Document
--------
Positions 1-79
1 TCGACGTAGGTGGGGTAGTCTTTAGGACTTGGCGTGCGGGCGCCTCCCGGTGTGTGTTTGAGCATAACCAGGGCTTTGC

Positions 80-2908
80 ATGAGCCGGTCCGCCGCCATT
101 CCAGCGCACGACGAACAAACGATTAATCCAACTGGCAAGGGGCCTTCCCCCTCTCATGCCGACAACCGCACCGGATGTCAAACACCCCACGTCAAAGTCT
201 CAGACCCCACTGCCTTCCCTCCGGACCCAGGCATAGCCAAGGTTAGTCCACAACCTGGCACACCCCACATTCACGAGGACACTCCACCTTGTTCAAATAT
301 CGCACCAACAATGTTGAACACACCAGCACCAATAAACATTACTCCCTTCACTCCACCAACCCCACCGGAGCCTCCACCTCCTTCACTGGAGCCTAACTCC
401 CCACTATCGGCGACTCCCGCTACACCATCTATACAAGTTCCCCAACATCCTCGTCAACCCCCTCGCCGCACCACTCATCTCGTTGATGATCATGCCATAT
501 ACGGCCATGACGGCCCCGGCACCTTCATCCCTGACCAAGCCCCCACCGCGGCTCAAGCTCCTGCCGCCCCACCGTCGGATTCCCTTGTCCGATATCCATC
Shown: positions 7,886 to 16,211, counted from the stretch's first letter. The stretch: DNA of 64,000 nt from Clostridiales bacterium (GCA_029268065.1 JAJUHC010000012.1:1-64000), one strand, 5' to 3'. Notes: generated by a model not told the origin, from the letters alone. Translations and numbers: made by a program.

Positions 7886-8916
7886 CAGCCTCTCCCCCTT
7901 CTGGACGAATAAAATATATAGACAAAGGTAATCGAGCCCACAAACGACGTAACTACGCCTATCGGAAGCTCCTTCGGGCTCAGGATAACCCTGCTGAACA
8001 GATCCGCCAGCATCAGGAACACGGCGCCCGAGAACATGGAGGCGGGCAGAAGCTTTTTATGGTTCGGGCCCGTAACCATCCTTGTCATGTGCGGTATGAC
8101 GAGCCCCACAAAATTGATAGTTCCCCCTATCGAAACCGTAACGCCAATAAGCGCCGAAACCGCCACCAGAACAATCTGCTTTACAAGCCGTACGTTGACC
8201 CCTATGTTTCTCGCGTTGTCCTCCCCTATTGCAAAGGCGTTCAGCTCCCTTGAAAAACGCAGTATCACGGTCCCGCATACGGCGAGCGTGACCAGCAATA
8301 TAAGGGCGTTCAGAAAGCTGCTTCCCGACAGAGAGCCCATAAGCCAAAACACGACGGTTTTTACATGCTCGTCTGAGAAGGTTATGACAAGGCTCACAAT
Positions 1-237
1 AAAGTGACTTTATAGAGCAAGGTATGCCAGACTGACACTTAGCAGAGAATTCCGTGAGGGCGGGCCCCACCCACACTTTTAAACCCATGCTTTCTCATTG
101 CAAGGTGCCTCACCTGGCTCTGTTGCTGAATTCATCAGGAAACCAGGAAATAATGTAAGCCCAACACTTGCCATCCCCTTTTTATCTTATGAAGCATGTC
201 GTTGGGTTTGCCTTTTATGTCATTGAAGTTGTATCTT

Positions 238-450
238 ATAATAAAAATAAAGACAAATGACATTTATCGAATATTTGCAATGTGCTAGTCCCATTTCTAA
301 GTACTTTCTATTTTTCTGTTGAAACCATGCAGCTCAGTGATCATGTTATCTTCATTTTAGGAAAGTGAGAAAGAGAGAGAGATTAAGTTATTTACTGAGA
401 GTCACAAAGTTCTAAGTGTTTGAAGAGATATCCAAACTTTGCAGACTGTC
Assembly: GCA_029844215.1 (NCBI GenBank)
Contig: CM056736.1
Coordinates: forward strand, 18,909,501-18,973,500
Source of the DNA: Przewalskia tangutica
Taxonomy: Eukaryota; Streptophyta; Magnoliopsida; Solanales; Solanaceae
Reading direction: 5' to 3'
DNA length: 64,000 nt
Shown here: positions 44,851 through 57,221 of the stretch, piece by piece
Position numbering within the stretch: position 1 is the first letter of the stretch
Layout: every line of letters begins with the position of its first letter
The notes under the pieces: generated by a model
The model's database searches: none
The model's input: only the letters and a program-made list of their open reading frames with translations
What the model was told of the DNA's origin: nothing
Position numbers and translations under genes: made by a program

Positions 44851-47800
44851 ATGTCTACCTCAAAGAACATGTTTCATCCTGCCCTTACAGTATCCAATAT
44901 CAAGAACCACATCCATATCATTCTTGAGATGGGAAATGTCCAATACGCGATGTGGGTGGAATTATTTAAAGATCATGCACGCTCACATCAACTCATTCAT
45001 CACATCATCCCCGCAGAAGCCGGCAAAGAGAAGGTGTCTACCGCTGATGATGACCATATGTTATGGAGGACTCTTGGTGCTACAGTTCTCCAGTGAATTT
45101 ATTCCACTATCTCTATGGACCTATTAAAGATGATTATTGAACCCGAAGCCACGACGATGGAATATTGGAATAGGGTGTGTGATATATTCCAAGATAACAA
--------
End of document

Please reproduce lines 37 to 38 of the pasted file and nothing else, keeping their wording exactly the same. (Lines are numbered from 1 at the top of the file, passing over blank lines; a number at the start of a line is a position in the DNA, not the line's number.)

The model's database searches: none
The model's input: only the letters and a program-made list of their open reading frames with translations